RATES: They can be one of the biggest stressors we face as freelance writers.
Do you bid high and hope a client will take the bait, or do you keep it low, for fear of getting undercut by another candidate on the market?
Can you negotiate?
Should you charge hourly or by the word?
So many questions.
But one of the biggest questions I get from readers?
“What is the going freelance writing rate?”
So many freelance writers wonder about what to charge. Are they charging too much? Too little? What are other people charging anyway?
The truth is, it doesn’t matter!
There really are no true “going freelance writing rates.” The rate you should charge depends on many factors, and you can customize them for each and every project and client.
It sounds like a hassle, but it’s the best way to ensure that…
1) you land the job
2) you get paid enough for your services and talents.
So before you go setting a random hourly or per-word rate based on some quick Google search, take a few minutes to really analyze the job you’re bidding on. Look at each of these factors below, and follow the negotiating tactics listed at the bottom of this post. You’ll have it figured out in no time!
Factor #1: Your Financial Situation
The first thing you need to consider when creating your rates is your financial situation, because ultimately, that’s why you do this job – to get paid, right?
So the first step is to determine what you want to make… not just what you need to cover your bills and monthly expenses, but your real, true income goals.
Do you want to make six figures? I’ve said it time and time again that it’s possible. You just have to structure your rates and schedule your time in a way that fits those goals. You’ll have to charge a premium price and avoid bargain-basement rates that will significantly hinder your chance of reaching your desired income.
If you simply need to make enough money to get by right now (which I know happens from time to time!), then you’re in a different boat. You may want to accept a lower payment to make some quick cash. It all depends on you and your personal situation.
Factor #2: Your Work
There are two facets to this:
The first is… how much do you want to work?
Are you looking to work a full 40-hour week or more?
Or do you want a looser schedule, with maybe just 20 to 25 hours of work per week?
Once you determine how many hours you want to work per week, divide your total annual income goal by the number of work hours you have in a year. That result is what you have to make per hour to reach your goals. (For full details on this equation, see my recent post.)
The second facet of this is your actual work – the quality of your content, the experience you bring and your talents, skills and specialties.
If you’ve been doing this for years, you have a master’s degree in English and you specialize in a specific type of writing, you may be able to ask for $100 an hour or $.50+ cents a word with no problem. If you’re less experienced, you may want to hold back on asking for those sky-high rates until you have more time in the field.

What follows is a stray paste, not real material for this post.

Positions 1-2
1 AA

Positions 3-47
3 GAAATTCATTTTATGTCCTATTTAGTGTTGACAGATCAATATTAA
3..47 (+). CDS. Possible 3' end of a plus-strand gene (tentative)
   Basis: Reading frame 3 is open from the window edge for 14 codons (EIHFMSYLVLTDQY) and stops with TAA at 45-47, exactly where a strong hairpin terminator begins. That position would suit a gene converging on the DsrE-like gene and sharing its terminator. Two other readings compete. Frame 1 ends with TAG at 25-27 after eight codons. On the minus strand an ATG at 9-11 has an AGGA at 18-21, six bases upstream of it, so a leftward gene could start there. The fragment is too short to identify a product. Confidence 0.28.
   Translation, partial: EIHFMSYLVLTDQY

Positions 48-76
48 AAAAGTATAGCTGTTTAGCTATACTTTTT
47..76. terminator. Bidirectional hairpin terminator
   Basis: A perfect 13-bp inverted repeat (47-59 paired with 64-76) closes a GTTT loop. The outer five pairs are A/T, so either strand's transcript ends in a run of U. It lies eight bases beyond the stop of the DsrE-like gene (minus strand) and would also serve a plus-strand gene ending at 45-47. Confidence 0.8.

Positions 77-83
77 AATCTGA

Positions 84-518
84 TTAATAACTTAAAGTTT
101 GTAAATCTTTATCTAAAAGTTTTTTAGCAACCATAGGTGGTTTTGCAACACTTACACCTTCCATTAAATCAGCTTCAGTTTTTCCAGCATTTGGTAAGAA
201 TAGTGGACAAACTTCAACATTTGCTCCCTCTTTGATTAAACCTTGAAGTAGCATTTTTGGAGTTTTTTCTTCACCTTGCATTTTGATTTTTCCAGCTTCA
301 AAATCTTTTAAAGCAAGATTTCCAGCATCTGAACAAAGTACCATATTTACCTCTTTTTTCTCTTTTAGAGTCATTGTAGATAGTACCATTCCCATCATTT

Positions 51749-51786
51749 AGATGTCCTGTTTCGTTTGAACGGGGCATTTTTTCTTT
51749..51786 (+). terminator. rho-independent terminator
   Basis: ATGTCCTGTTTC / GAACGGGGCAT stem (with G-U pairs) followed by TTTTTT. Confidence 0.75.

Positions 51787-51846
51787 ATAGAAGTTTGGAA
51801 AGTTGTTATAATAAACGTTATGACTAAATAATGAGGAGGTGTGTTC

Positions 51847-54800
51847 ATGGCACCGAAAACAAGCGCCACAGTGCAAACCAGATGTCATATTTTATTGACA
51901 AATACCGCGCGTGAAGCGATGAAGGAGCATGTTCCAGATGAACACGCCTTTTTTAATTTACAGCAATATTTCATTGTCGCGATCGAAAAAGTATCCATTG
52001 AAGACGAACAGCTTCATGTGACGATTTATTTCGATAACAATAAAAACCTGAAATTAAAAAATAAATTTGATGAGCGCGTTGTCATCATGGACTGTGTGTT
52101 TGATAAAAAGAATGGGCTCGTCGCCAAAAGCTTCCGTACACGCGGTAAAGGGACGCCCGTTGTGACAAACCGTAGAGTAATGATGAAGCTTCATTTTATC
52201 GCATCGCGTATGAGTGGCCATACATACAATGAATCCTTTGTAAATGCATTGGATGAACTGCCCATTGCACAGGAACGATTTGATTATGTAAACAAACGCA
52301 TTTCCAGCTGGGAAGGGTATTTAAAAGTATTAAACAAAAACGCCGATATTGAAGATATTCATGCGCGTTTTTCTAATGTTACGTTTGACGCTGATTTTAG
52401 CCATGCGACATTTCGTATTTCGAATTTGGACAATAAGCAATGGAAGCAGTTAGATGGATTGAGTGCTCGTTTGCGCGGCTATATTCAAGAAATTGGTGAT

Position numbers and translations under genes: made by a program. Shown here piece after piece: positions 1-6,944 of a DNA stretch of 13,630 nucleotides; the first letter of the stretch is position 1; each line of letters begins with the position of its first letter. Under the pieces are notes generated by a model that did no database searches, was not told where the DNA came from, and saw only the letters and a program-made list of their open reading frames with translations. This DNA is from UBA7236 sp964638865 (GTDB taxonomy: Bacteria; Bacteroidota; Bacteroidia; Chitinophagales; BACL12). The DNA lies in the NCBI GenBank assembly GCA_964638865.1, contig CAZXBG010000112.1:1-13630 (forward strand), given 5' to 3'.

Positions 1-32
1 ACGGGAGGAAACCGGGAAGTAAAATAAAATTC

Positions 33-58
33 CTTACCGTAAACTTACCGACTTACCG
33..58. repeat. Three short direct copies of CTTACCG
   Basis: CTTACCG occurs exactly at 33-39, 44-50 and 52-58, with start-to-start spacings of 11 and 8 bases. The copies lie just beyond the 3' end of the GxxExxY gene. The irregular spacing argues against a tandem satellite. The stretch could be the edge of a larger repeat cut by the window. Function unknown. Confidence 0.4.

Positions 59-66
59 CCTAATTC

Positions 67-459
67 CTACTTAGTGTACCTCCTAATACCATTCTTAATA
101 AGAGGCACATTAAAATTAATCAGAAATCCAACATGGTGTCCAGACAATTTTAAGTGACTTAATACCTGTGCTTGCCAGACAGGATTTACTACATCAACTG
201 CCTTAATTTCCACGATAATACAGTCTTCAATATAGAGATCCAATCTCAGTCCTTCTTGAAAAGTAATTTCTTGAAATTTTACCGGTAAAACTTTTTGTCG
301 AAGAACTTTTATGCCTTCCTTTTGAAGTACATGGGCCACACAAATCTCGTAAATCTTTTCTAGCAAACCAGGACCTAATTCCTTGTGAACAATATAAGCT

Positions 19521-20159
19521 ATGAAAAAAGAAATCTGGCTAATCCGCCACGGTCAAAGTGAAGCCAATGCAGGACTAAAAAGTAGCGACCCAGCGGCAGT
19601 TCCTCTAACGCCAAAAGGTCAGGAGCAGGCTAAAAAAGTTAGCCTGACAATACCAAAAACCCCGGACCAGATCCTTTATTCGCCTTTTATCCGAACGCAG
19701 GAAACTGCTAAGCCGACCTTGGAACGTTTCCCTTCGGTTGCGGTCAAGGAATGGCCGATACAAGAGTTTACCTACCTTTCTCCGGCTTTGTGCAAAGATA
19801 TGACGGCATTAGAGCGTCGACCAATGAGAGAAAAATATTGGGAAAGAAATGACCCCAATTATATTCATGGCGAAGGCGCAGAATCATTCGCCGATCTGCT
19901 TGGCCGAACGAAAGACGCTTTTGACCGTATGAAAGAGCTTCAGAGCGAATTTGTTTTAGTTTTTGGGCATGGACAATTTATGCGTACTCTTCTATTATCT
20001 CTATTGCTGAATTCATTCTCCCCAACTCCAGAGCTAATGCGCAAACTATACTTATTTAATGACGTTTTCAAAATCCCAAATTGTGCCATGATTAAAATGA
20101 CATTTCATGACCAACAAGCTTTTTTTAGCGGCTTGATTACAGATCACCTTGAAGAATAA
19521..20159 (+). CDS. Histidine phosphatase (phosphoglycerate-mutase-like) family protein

However, if you think you don’t have enough experience but this is driven more by FEAR, you don’t want this to hinder you from charging clients what you are worth. If you have any concern or worry about your writing performance and you feel any bit of fear, you will want to read my report, “Freelance Writing Fear Smashers.” Learn how I overcame this fear and built confidence to become the well-paid freelance writer I am today.
Factor #3: The Client
This is a big factor you want to consider. Do your research and find out all you can about the client.
Are they a small business or corporation?
Does their website look professionally done or haphazard?
What are the price points on their products and services?
Basically, you want to get a feel for what they can pay.
Then, you want to get a feel for what the project entails – all the details that could make it longer, harder or more time-consuming for you. Get info on the deadline and turn-around time, find out where your research and information will come from (will you need to do interviews, etc.?), and ask about the editing and revisions process. Get clear on what’s required of you before you put a number on your services.
Finally, you can even ask the client flat-out: “What is your budget?”
Some will be tight-lipped and want you to cite a number first, but many – especially the more legit ones – will be happy to give you some guidance on what they’re looking for.
Be careful not to ask a client about their budget if a price is already listed in the job ad. If they contacted you directly or the ad is unclear, then it’s fine to ask – but only then!
Factor #4: The Job
Next, you’ll want to analyze the job or project.
How long will it take you?
Is it research-heavy or will it be easy and quick to crank out?
What is the deadline?
You need to know exactly how much effort it’s going to take to complete before you give any sort of number, or else you risk eating into your profits should the job take longer than expected.
If the job needs to be completed quickly, forcing you to push other work away, you may want to add on an upcharge for the rush work. The same goes for anything that requires extra research, interviews or long revisions processes. These will all eat into your time – time you should get paid for!
You should also consider this: Is it niche content or something any writer could produce?